Alice and Dorothy are young ladies who travel famously into their subconscious, for memorable stories that have shaped generations. In Matthew Whittet’s Girl Asleep, Greta joins the list, for an exploration into teenage anxiety as it relates to all things social, familial and sexual. Like her predecessors, we meet Greta when she is in a moment of confusion, but our new heroine seems stronger, more independent and wilful, as we watch her battle the demons to emerge with newfound wisdom.

The play is often funny, but its explorations do not go deep enough for us to derive much more than what is presented on the surface. As the show becomes more surreal, we expect harder truths to reveal themselves, but what we get instead are elaborate effects (courtesy of a very impressive team of designers) that fascinate our senses without much intellectual engagement. Music by Luke Smiles and Harry Covill, along with Richard Vabre’s lights and Jonathan Oxlade’s set and costumes, are truly commendable, for the many dimensions they add to what is essentially a static stage.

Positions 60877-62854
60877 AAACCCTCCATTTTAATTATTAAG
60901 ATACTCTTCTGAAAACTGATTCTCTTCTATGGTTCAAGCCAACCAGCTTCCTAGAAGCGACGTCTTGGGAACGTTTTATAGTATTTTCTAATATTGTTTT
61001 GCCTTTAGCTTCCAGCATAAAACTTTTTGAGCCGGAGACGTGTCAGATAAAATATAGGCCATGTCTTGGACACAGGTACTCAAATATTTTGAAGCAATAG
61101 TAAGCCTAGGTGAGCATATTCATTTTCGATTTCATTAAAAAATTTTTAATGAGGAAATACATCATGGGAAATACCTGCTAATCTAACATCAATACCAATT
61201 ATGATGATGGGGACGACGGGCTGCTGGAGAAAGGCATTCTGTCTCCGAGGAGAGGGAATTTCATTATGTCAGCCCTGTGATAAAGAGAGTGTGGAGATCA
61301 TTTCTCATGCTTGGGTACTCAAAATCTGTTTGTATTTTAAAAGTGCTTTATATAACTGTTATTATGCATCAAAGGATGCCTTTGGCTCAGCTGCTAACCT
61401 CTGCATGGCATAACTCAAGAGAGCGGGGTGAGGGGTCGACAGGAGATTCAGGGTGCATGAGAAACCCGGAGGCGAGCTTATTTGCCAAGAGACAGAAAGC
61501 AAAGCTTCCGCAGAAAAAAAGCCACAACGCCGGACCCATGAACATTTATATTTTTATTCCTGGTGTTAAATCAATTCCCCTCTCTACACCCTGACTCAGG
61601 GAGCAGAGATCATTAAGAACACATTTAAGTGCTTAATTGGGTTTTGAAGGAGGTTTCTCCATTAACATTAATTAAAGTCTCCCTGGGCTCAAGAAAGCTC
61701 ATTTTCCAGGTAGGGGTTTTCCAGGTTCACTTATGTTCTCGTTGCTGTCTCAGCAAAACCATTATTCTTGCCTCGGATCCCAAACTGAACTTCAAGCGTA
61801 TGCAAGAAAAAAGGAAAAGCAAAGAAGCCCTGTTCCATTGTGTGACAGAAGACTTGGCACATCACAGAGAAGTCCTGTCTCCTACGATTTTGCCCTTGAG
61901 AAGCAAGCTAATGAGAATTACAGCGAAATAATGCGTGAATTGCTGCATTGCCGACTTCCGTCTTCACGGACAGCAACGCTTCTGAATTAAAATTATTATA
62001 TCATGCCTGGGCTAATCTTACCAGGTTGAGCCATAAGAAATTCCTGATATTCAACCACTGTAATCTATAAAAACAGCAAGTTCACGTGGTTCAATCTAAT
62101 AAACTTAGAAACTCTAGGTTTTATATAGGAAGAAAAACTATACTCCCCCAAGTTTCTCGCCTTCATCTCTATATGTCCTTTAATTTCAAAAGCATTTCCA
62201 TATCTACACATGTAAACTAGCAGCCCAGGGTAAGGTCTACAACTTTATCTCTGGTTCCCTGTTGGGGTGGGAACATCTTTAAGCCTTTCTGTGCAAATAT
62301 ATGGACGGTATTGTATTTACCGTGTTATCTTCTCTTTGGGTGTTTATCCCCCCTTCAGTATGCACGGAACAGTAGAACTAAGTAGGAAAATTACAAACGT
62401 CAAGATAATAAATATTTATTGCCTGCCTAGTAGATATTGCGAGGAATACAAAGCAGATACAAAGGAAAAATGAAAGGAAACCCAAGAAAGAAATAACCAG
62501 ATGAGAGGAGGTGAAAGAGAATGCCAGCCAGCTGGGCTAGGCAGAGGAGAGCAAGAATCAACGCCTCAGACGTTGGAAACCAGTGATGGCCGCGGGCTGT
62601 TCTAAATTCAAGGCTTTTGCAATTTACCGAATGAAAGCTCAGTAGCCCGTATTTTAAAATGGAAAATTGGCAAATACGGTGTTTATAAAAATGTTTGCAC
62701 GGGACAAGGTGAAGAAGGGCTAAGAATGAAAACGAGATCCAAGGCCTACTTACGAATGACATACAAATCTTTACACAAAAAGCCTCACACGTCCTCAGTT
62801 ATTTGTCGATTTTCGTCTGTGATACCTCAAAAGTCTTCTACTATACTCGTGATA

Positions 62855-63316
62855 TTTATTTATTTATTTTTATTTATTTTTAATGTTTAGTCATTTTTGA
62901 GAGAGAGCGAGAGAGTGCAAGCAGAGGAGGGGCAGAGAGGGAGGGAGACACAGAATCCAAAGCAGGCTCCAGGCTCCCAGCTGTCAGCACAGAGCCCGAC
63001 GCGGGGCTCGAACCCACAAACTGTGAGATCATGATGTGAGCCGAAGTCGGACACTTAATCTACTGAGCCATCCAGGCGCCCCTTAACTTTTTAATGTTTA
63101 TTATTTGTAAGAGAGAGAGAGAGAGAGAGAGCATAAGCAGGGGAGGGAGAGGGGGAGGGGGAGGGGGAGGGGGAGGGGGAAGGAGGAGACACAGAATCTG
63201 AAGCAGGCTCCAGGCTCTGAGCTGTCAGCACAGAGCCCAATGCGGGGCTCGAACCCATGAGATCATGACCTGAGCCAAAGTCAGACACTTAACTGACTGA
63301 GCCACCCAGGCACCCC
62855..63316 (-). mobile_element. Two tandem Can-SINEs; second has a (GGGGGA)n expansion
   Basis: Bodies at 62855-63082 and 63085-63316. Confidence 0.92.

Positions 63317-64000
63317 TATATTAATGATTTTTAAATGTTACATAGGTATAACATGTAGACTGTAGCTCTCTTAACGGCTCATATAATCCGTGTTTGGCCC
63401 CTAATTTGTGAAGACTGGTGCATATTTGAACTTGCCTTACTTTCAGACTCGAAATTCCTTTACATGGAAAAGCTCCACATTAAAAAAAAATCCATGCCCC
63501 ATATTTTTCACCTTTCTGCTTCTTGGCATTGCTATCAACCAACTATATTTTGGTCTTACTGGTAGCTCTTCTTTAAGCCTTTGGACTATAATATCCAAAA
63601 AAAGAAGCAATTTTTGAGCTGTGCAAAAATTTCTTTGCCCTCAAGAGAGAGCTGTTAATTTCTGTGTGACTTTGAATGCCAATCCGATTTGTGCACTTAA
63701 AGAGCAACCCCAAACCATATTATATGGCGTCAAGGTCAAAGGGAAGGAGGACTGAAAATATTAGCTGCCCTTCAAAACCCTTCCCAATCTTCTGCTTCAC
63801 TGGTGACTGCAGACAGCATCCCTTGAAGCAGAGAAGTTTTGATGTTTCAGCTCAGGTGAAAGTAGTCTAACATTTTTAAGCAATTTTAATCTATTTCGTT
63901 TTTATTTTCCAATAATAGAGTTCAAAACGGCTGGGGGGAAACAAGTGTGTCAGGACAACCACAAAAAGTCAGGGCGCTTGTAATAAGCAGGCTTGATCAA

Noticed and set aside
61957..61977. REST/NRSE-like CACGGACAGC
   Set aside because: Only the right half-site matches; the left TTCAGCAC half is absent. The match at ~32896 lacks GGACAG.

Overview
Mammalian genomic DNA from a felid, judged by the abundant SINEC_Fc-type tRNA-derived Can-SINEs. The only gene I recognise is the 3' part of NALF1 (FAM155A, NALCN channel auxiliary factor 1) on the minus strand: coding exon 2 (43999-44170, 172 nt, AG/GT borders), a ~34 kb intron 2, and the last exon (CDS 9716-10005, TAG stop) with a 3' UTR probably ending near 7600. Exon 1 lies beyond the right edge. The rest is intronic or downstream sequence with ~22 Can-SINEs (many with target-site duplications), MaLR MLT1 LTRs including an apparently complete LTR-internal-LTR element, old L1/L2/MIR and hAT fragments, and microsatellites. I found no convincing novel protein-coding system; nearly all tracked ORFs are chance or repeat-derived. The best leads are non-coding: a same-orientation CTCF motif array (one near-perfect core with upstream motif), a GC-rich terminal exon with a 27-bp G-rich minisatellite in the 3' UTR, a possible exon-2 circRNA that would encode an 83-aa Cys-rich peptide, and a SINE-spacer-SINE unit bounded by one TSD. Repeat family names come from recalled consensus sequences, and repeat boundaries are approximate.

Ellen Steele brings an admirable dignity to Greta, choosing to portray the girl with grit and pluckiness, without a hint of twee. Her relationships are established with authenticity, most notably her friendship with Elliot, played by the very charming Dylan Young, who brings a valuable quality of joyful innocence to the production. The actor’s irresistible comedy is certainly one of the strongest assets of a show memorable for its sense of humour.